Have you ever stood waiting for a cab to have it pass you by? Assuming you weren’t hanging from a lamppost with a kebab in your free hand, it might be that the driver was being courteous to his colleague behind.
A curious courtesy in the trade is that if you’re let out into a moving stream of traffic by another cab, should a job materialise, you ignore the punter allowing the courteous cabbie behind to pick up the job.
Probably unique for London are a number of other quirky courtesies.
[S]tanding on the right of an escalator allowing others to pass on one’s left is well known. Apparently it derives from the original at Earl’s Court station. Unlike today one couldn’t walk off the moving stairs, rather users were shunted off to one side by a diagonal partition, while the moving stairs disappeared under the partition. By standing on the right allowed for the right foot first so standing on the right made sense. Also those fewer travellers on the left who chose to walk could join fellow travellers on the right easier when preparing to alight.
Recently I’ve noticed that some considerate drivers will sound their horn just as the traffic lights turn, reminding the driver in front of the need to accelerate away the moment the light show red/amber. I first observed this courtesy, that of sounding one’s horn at the slightest opportunity when I was travelling in the Middle East.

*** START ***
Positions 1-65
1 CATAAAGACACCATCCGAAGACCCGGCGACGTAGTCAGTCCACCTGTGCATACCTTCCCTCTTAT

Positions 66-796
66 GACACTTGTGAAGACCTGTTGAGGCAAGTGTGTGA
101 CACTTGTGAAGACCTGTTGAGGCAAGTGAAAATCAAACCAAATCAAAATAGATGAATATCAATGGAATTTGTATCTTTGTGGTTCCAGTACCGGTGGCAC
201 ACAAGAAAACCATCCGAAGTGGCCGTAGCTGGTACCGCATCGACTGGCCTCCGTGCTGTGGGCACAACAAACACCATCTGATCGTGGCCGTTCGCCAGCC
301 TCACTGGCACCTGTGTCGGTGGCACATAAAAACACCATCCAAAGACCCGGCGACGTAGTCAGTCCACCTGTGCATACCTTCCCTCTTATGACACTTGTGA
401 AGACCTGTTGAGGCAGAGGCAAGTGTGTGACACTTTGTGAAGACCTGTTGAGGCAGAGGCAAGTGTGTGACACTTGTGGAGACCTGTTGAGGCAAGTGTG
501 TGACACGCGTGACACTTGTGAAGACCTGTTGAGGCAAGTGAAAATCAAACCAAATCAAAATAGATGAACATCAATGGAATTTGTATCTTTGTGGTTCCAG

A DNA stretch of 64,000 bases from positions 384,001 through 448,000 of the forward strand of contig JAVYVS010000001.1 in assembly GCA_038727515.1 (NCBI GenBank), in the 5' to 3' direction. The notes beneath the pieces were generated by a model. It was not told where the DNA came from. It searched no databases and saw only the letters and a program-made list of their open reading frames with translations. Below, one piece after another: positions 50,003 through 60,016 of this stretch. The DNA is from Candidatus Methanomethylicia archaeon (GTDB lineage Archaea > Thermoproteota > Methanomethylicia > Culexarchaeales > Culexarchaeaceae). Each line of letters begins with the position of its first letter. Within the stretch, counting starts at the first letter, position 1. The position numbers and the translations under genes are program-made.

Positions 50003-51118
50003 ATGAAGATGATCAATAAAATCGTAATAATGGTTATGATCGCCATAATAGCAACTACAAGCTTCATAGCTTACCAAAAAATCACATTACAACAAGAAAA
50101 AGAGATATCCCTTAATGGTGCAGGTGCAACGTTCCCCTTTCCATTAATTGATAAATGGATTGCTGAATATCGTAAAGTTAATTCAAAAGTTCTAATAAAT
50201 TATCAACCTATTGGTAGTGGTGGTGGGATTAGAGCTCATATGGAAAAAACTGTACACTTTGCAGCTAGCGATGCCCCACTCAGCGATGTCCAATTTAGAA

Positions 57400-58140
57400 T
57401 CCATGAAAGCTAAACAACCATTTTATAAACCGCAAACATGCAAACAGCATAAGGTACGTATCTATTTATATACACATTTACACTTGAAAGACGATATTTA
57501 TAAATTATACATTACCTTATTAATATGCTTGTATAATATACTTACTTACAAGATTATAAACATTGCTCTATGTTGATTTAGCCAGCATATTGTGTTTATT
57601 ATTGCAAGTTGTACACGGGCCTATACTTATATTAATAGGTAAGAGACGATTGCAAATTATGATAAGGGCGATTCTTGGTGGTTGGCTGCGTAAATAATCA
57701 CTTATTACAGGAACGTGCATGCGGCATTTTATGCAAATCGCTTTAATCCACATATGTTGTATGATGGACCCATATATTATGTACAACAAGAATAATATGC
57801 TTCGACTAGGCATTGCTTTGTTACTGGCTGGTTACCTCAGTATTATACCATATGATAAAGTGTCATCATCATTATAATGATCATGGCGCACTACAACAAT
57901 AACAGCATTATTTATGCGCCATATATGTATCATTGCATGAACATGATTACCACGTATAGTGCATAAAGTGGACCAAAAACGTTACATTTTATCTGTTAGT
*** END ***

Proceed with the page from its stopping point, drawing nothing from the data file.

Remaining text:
Now London drivers are, through the medium of sound, telling fellow road users to go first. Those same drivers are want to inform pedestrians of the need to transverse pedestrian crossings swiftly, or risk being run over by the impatient driver.
Now I don’t expect to be thanked by every punter who alights from my cab, a simple tip suffices; and I’ve never seen anyone expressing gratitude to a train driver when safety reaching their destination.
So why do passengers thank bus drivers as they disembark? The first mention of gratitude at the beginning of their shift might be heart warming, but after a few hundred ”Thank You Driver” it could become tiresome.
It has also occurred to me that the Perspex partition between the driver and passenger might be to stop grateful passengers vigorously shaking the driver’s hand on the his achievement at stopping at the correct bus stop.